The surest recipe for despair is to fall prey to the fallacy of Capitalist Realism: the idea that "it is easier to imagine an end to the world than an end to capitalism."

When the world is on fire, sickened, flooding, and on the brink of out-of-control violence and you literally can't imagine any of that changing, it feels like you should just give up.


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This is the point of capitalist realism: to make us believe, as Margaret Thatcher liked to say, that "there is no alternative." It's not just a counsel of despair - it's also a statement in opposition to science fiction's core tenet, that alternatives can always be imagined.


Back in 2019, Naomi Klein, Molly Crabapple and AOC collaborated on a stellar short video set in the years AFTER a successful GND transition: "A Message From the Future," narrating back to how we got to a place where we no longer feared the future.

Today, Klein has dropped part two in the series: The Years of Repair, once again featuring Crabapple's stop-motion watercolor animations, cocreated with BLM cofounder Opal Tometi and Avi Lewis.


Years of Repair gets closer to our own timeline, describing the transition from our current capitalist crises of disease, incarceration and climate emergencies to a more just world, one devoted to healing and building rather than looting and extracting.


It's hard to overstate what a tonic this is: breaking free of Capitalist Realism and letting your imagination visit a place where, as a species, we recover the best of our practices, the mutual aid and stewardship that built the world in spite of greed and oppression.


Since Dec 4, I've been writing my own post-GND novel, "The Lost Cause," about truth and reconciliation with white nationalist militias funded by offshore plutes, and visiting that world every day has kept me sane through the plague months.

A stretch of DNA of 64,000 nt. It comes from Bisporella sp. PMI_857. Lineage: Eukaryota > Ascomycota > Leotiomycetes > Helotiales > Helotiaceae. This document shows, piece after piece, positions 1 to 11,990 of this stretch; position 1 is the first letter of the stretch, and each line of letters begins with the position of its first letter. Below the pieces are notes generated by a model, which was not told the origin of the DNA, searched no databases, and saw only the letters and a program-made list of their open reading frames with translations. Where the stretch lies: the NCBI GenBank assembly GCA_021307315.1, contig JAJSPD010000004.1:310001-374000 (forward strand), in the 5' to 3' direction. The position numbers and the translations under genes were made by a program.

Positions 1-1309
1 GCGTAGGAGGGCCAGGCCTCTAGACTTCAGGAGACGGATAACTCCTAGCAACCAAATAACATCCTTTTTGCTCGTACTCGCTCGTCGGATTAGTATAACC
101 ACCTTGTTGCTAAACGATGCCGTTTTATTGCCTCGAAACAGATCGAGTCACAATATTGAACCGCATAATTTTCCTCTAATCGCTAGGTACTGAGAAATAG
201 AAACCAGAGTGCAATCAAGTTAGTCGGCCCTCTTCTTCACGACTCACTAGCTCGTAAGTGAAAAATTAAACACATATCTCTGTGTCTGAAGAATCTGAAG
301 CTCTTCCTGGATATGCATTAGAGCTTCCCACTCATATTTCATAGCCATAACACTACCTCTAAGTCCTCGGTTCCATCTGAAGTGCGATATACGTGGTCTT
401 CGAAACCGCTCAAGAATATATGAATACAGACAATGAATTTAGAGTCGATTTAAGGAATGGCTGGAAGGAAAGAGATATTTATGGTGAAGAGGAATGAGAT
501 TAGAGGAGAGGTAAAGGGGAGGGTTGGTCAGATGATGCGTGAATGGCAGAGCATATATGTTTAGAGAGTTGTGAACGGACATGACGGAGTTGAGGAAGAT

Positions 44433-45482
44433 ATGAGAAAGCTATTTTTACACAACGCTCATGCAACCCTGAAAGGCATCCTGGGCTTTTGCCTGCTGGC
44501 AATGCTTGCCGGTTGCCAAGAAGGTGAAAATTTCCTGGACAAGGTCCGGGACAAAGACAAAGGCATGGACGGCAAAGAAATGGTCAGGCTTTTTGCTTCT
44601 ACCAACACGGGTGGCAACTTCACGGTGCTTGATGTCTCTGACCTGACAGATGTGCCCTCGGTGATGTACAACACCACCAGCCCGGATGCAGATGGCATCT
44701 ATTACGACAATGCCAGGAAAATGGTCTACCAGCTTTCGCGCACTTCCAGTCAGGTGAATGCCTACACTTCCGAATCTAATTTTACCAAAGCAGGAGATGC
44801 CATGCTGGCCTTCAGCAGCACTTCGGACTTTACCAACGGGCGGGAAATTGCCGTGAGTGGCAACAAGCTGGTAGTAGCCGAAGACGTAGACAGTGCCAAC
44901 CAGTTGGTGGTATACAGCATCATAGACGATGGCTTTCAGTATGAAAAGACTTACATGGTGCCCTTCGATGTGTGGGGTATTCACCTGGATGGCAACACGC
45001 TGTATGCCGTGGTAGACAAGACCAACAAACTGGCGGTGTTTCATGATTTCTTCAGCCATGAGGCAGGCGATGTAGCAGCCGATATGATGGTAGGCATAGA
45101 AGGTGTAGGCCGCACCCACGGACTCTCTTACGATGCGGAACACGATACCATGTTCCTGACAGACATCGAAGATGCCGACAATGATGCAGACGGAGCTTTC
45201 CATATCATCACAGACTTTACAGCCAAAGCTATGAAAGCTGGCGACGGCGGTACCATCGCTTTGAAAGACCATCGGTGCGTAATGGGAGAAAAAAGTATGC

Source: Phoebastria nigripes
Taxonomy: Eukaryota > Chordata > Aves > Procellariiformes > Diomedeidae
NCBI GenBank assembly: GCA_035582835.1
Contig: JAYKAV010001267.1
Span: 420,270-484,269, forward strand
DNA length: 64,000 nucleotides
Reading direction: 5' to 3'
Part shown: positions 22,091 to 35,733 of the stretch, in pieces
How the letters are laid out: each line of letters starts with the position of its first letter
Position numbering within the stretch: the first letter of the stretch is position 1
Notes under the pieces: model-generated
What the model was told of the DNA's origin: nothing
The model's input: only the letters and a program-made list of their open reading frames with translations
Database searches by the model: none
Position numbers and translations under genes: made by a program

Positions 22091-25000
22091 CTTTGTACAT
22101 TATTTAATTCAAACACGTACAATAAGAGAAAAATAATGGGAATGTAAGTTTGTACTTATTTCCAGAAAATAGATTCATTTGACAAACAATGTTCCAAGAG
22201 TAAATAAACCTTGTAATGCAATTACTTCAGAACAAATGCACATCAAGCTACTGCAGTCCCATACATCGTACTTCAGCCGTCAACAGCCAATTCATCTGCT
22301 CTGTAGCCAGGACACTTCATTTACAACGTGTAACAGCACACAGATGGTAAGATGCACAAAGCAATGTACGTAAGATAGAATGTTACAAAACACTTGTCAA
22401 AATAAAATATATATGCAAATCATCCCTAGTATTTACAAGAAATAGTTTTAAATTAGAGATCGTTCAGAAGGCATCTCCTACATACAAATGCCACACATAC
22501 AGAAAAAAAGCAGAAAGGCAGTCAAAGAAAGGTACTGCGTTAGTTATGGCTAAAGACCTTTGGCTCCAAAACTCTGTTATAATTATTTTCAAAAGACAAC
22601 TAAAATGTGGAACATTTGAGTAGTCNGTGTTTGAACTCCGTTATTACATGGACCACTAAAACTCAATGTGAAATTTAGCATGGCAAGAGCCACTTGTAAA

The idea that we might someday have a generation - the first in more than a century! - that does not fear the future is dizzying to contemplate.

You can read the prologue here, btw:


For years, Kim Stanley Robinson has written a series of audacious novels about a post-climate-emergency humanity, starting with 2012's "2312," set 300 years in the future. Since then, he's come closer and closer to the present day.

Novels like Aurora:

and New York 2140:

act as a kind of future-history rangefinding.


Robinson is landing an ever-closer series of volleys that start in the the unknowably distant future, then walk back to the present day, reverse-engineering a path from Capitalist Realism to a utopian leap.

Klein's Messages from the Future are taking a similar path, and the closer they get to our dark moment, the realer (and hence, brighter) the future they paint becomes.


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